Stephen was born in Lyons (France) into the noble family of Châtillon in the mid-12th century. We know little about his early life, but at twenty-five he came to try the Carthusian life at the Charterhouse of Portes (France). He was favorably impressed and asked to be admitted. The monks accepted him gladly.
He soon stood out for his great fervor and self-denial. He radiated piety. When saying Mass, he had the gift of tears. The sight of a crucifix was sufficient to carry him into ecstasy. His spirituality can be summarized as follows: ardent devotion to the Passion of our Lord Jesus Christ, to the holy Eucharist, and to our Lady, and also zeal for the liturgy. All of his piety was manifested in a vibrant atmosphere of love of God and of neighbor. So it was not astonishing that when the Prior of Portes died, the monks elected Stephen as his successor (in the year 1196). As Prior he fulfilled the expectations of the community, putting all his gifts into service of a prudent leadership, while maintaining his union with God. His reputation soon spread beyond the Charterhouse.
In 1202 the little French diocese of Die, not very far from Portes, needed a new Bishop. The officials of that diocese were unanimous in their choice of Stephen. At first he refused energetically, but when they drew his attention to the example of Hugh, the Carthusian Bishop of Lincoln in England, who had died two years earlier, he finally accepted.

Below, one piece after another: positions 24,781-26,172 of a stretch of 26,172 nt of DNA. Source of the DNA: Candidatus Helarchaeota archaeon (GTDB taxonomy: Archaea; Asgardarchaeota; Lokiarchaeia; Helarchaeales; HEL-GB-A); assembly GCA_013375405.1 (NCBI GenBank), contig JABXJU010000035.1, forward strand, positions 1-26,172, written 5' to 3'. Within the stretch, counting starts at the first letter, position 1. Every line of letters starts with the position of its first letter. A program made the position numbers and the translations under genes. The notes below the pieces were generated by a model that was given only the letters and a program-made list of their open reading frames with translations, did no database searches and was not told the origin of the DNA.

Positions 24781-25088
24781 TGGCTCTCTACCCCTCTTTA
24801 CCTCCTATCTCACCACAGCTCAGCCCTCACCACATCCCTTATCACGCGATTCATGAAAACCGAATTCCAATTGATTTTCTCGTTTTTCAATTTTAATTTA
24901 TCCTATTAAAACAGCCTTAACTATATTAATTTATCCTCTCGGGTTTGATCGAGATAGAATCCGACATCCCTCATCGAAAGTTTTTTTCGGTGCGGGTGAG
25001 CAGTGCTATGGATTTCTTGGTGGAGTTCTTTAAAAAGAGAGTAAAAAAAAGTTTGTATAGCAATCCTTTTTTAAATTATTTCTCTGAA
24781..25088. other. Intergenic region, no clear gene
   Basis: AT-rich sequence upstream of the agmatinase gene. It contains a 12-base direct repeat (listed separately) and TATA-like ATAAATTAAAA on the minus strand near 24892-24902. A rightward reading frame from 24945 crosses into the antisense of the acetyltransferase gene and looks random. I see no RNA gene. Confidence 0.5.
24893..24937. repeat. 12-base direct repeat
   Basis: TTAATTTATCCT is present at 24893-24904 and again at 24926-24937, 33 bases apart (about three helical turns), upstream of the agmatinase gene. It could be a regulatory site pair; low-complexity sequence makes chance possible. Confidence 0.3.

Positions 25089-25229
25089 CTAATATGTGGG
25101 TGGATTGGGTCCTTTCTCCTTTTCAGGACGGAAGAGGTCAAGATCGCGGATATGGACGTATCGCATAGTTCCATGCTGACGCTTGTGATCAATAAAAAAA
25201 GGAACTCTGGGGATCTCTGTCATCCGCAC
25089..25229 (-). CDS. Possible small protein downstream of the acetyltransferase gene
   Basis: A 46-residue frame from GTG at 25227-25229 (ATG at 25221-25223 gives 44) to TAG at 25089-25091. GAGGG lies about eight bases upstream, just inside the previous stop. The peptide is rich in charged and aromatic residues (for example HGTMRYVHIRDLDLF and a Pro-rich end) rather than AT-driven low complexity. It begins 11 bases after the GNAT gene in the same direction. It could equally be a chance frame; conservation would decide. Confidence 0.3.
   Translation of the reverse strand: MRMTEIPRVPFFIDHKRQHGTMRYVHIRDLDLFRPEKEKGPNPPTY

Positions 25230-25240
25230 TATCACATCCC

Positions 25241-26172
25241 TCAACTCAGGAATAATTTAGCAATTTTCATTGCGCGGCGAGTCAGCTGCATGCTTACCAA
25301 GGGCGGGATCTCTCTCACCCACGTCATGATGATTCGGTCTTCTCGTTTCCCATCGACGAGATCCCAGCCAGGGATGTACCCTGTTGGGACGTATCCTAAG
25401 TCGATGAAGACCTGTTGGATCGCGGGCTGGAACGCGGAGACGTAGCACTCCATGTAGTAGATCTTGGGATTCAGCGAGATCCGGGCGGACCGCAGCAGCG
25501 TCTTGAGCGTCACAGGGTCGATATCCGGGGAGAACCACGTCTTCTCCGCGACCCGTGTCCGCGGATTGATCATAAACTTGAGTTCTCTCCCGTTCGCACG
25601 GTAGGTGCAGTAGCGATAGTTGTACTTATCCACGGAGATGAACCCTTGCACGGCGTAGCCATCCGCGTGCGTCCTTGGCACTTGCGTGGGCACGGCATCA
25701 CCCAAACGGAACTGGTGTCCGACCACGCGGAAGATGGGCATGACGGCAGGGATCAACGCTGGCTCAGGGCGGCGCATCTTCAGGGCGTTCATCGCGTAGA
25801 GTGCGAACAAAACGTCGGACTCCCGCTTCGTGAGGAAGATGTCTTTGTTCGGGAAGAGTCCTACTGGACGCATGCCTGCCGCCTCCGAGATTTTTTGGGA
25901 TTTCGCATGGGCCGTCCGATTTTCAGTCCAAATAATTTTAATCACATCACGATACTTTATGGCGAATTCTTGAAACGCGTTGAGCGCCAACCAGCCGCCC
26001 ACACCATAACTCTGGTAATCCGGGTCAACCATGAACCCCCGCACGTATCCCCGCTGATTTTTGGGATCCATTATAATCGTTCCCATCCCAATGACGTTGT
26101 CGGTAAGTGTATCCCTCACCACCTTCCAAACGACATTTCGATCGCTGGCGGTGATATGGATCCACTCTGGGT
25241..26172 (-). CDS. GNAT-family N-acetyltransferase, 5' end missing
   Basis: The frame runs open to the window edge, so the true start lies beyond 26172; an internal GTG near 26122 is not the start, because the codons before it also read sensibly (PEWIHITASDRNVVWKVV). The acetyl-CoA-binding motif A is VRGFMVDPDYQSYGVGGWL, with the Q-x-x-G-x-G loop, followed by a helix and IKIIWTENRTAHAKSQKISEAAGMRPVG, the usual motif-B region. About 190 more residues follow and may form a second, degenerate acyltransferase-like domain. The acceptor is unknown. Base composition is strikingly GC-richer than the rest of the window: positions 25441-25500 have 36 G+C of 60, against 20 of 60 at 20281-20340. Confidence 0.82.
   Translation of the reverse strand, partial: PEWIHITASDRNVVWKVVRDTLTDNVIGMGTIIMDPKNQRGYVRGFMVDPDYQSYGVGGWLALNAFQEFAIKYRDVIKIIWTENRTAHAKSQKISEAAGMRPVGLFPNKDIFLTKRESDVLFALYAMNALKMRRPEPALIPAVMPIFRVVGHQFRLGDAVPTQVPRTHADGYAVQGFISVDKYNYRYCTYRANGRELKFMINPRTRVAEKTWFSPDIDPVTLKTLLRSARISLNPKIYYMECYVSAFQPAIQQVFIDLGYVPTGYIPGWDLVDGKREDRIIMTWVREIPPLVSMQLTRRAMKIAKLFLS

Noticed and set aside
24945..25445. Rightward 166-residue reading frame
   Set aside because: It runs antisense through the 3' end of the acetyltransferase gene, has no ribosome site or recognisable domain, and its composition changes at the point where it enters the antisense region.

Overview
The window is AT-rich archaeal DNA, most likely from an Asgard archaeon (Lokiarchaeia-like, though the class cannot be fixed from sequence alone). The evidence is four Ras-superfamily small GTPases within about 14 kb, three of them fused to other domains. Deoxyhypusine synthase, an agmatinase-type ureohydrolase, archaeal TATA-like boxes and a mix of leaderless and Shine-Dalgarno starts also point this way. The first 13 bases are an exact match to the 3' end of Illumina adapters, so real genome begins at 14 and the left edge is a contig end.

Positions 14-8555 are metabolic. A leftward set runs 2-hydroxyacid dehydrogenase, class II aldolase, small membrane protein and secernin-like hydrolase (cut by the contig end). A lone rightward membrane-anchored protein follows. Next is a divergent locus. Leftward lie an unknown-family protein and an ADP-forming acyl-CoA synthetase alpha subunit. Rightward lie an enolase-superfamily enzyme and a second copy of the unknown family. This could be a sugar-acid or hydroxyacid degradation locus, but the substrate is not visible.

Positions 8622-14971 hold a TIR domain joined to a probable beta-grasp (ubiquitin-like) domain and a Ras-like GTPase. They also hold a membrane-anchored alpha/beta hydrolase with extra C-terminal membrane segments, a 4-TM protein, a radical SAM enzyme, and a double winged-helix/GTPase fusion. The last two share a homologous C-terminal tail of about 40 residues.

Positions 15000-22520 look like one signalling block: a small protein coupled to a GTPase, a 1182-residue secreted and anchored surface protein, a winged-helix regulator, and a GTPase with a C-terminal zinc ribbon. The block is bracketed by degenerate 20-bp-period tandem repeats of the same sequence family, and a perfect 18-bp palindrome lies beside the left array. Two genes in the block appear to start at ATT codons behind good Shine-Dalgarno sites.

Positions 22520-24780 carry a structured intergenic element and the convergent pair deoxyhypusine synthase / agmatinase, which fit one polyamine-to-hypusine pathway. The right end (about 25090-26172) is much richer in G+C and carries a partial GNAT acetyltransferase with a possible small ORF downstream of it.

As Bishop he kept up monastic prayer and austerities, while at the same time, by preaching and good example, he worked tirelessly and fruitfully for the salvation of souls. Just like other Carthusians who became Bishops, Stephen used to take a retreat from time to time in his monastery, refreshing mind and body in solitude. He always did so without showing in any way the high dignity with which he was invested.
He was well aware of the fact that the responsibilities of a Bishop are not without risks. That is why, although still only in his fifties, he said one day to a dying Carthusian brother: “Brother, this infirmity will take you to the Lord. When you are with Him, please pray for me and ask Him for the grace not to allow me to continue in my episcopal ministry.” Remarkably Stephen died twelve days after the brother died, on September 7, 1208. He was around 55 years old, and had been a Bishop for six years.
it is not our frail body but our ardent spirit which can reach Your eternal glory.
Make us, like Saint Stephen, strive always for those heavenly realms.
We ask this in the name of Jesus, the Lord.